This is probably the worst foul I’ve seen at the high school level in years:
It is also a horrendous example of refereeing as there was no red card issued. Here is a local news report with some relevant details before we look at the refereeing failures.
Trojans’ 4-1 girls’ soccer loss at Pinecrest on Thursday….Ernie Fisher, regional supervisor for soccer officials in the Cape Fear region, said that the officials calling the game originally did not assess Sturtz a penalty. However, Fisher said the officials conferred shortly after the game ended and agreed Sturtz should have been called for a flagrant contact foul….The loss was Pine Forest’s first of the season, leaving the Trojans with a 10-1-1 record. They are still alone atop the Mid-South 4-A Conference standings with a 6-0 record.
Let’s start looking at the context of the game right before the foul. The fouling keeper is losing 4-1 in a non-conference game. The losing team looks like it has a good record so if they are losing 4-1 they are in an unusual position of being dominated.
If the North Carolina system is anything like my region, this game probably does not have the #1 crew on it, but it probably has a decent crew for a non-conference game between two good teams.
There are several points of refereeing failure on this sequence. The referee could have prevented or at least dramatically lowered the probability of a serious injury to the attacker and the eventual ejection of the keeper but he failed.
There are seconds left in the game and a big through ball is sent. There is one attacker breaking through the back line. At this point there are four things that can happen.
- The ball has too much pace and either goes out of touch or goes back to the keeper.
- The attacker misplays the ball and allows the defense to recover back on her
- The attacker is offside when she receives the ball
- The attacker is 1 on 1 versus the keeper and things get exciting
#1 and #2 are easy outcomes. No referee intervention is needed.
In this case, the assistant referee on the bottom of the screen raises his flag to indicate an offside violation. At this point the referee should be aware that offside or 1v1 are the two most probable outcomes. His head should be on a swivel and checking the assistant referee every other step as he sprints forward. As soon as he sees the flag go up, the whistle should be blown as there is no chance for another defender to come back and get involved in the play nor for an onside attacker to make a clear run on the ball. If the whistle is blown before the attacker touches the ball, she’ll slow down and break off. Even if the keeper continues to launch herself into the attacker, the net speed is far lower and thus the collision is slightly less dangerous. There are twenty yards and almost two seconds to prevent the collision.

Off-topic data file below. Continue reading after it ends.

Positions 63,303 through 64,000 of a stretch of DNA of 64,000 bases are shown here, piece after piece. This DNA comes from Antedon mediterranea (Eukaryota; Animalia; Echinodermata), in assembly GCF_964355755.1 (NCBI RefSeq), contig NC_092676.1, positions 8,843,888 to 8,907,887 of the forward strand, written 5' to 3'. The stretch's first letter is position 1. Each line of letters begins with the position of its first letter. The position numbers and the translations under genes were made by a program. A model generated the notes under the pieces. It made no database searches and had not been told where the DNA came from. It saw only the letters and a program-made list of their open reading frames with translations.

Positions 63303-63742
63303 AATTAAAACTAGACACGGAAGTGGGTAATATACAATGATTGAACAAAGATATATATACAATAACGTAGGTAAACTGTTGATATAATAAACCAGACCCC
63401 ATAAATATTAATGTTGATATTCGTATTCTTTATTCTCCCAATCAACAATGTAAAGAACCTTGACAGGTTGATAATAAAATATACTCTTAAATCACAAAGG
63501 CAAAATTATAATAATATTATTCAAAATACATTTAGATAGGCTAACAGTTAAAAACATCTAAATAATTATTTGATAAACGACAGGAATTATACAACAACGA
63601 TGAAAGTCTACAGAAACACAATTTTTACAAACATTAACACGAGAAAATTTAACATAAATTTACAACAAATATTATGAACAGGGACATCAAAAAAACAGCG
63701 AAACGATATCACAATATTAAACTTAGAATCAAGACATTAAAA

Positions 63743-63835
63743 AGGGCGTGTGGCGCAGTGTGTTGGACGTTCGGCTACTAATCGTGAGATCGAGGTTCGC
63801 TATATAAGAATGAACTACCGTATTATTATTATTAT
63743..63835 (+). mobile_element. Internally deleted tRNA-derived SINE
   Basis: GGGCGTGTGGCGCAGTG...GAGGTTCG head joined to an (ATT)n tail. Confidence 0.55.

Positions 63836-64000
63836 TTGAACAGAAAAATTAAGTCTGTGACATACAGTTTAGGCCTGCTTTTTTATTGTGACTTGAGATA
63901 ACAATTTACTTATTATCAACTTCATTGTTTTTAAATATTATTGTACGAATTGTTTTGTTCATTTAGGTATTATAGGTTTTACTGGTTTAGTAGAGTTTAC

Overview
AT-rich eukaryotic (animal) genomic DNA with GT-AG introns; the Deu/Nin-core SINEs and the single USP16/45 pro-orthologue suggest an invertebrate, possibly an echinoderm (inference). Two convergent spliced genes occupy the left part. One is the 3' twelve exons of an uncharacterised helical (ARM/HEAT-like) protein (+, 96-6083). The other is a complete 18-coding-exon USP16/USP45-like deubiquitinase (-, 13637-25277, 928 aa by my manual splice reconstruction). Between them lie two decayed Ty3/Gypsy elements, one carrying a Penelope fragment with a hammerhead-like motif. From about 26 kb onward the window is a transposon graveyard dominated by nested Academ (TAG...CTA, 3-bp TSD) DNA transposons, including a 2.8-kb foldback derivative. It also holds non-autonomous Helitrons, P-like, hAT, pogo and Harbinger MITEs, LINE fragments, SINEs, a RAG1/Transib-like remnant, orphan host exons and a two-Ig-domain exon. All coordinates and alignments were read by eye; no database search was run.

Looking at the film, I think the attacker is onside the entire time, but that could be a matter of the angle. I won’t question an offside call from a time zone away. The center has to trust his assistant referee when he goes up with an offside. Getting the offside right prevents the injury and ejection.
Once the offside decision is botched, it is attacker versus keeper.
Here the referee royally screws the pooch.
Once it is 1 v 1, the idea of a Denying an Obvious Goal Scoring Opportunity (DOGSO) has to be on the referee’s mind. Minor fouls given the situation can be red card worthy if the attacker is prevented from taking a great shot on goal. The keeper launching herself into the attacker is not a minor foul. It is violent, vicious and it has no tactical reason. No one plays soccer in mid-air while flying forward. There is no need for a flying form tackle. The only point of that action is to harm the attacker for either frustration or intimidation purposes.
Once the assault has commenced, the referee has to go red. He has some flexibility as to how he writes it up. The best write-up is Violent Conduct, a justifiable write-up is DOGSO, an understandable but wrong write-up is Serious Foul Play. But that is irrelevant. He needs to have a red card out within the first three strides towards the keeper for game control.
The red card is needed to avert any potential brawls. The refs lucked out, there was no brawl and no immediate retaliation. If it was a men’s game, I would be shocked if there was no one in the face of the keeper at the very least. The referee hauling ass with a red card visibly in his hand asserts control and tells pissed off players that justice will be done and the referee recognizes the severity of the situation.
Furthermore, the referee went straight to the keeper. There is a player on the ground in obvious distress. Even a quick run by to make sure she is conscious and then summon on help for the attacker before heading to the keeper minimizes problems.
This should be an automatic red. Even if the referee missed it (How????), his assistants should have seen something. If I was in the middle, I want at least one of the assistant referees to scream, wave their flag, shoot flares into the air, and otherwise making a massive scene to convey the game critical information that the keep needs to go NOW as a 100% red. The visible assistant referee trotted to the middle.
I am almost certain that I’ll see this clip at least three or four times over the next year at various clinics and training sessions.